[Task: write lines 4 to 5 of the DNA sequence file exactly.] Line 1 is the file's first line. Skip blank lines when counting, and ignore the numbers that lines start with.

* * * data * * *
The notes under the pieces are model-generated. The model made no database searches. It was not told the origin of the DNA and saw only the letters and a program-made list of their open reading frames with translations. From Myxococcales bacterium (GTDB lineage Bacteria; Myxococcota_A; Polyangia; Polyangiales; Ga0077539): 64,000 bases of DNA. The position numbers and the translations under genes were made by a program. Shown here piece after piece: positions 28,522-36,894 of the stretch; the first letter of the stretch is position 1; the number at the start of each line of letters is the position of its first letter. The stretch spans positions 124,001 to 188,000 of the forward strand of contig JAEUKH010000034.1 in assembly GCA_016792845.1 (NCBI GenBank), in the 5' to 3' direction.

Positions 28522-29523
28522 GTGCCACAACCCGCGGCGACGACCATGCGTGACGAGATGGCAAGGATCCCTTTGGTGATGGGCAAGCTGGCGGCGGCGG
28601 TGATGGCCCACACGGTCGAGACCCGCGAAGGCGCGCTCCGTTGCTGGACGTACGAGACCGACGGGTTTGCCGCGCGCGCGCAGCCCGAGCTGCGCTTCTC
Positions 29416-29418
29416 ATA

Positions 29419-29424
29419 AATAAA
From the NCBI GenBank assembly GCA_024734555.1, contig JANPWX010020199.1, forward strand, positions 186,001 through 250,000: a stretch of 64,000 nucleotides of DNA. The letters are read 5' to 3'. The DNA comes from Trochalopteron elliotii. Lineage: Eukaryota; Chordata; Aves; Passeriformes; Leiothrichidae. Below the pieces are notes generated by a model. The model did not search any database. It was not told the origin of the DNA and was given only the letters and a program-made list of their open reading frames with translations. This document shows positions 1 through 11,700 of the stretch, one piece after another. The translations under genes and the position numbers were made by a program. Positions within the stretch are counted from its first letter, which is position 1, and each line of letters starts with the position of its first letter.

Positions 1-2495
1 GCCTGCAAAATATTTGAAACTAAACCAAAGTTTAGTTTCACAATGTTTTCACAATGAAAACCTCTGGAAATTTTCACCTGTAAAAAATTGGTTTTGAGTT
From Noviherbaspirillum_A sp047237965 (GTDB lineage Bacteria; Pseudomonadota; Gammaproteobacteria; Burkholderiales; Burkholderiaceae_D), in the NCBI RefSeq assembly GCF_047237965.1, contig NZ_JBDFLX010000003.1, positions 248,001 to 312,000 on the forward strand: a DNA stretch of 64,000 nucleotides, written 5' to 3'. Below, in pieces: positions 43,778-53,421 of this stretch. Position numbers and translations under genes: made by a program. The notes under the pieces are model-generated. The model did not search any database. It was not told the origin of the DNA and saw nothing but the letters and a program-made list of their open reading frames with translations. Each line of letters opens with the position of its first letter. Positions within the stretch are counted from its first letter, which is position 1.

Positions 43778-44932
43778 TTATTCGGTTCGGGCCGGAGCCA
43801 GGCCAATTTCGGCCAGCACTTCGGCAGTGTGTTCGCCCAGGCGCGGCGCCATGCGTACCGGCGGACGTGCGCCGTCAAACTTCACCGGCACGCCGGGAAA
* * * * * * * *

28601 TGATGGCCCACACGGTCGAGACCCGCGAAGGCGCGCTCCGTTGCTGGACGTACGAGACCGACGGGTTTGCCGCGCGCGCGCAGCCCGAGCTGCGCTTCTC
Positions 29416-29418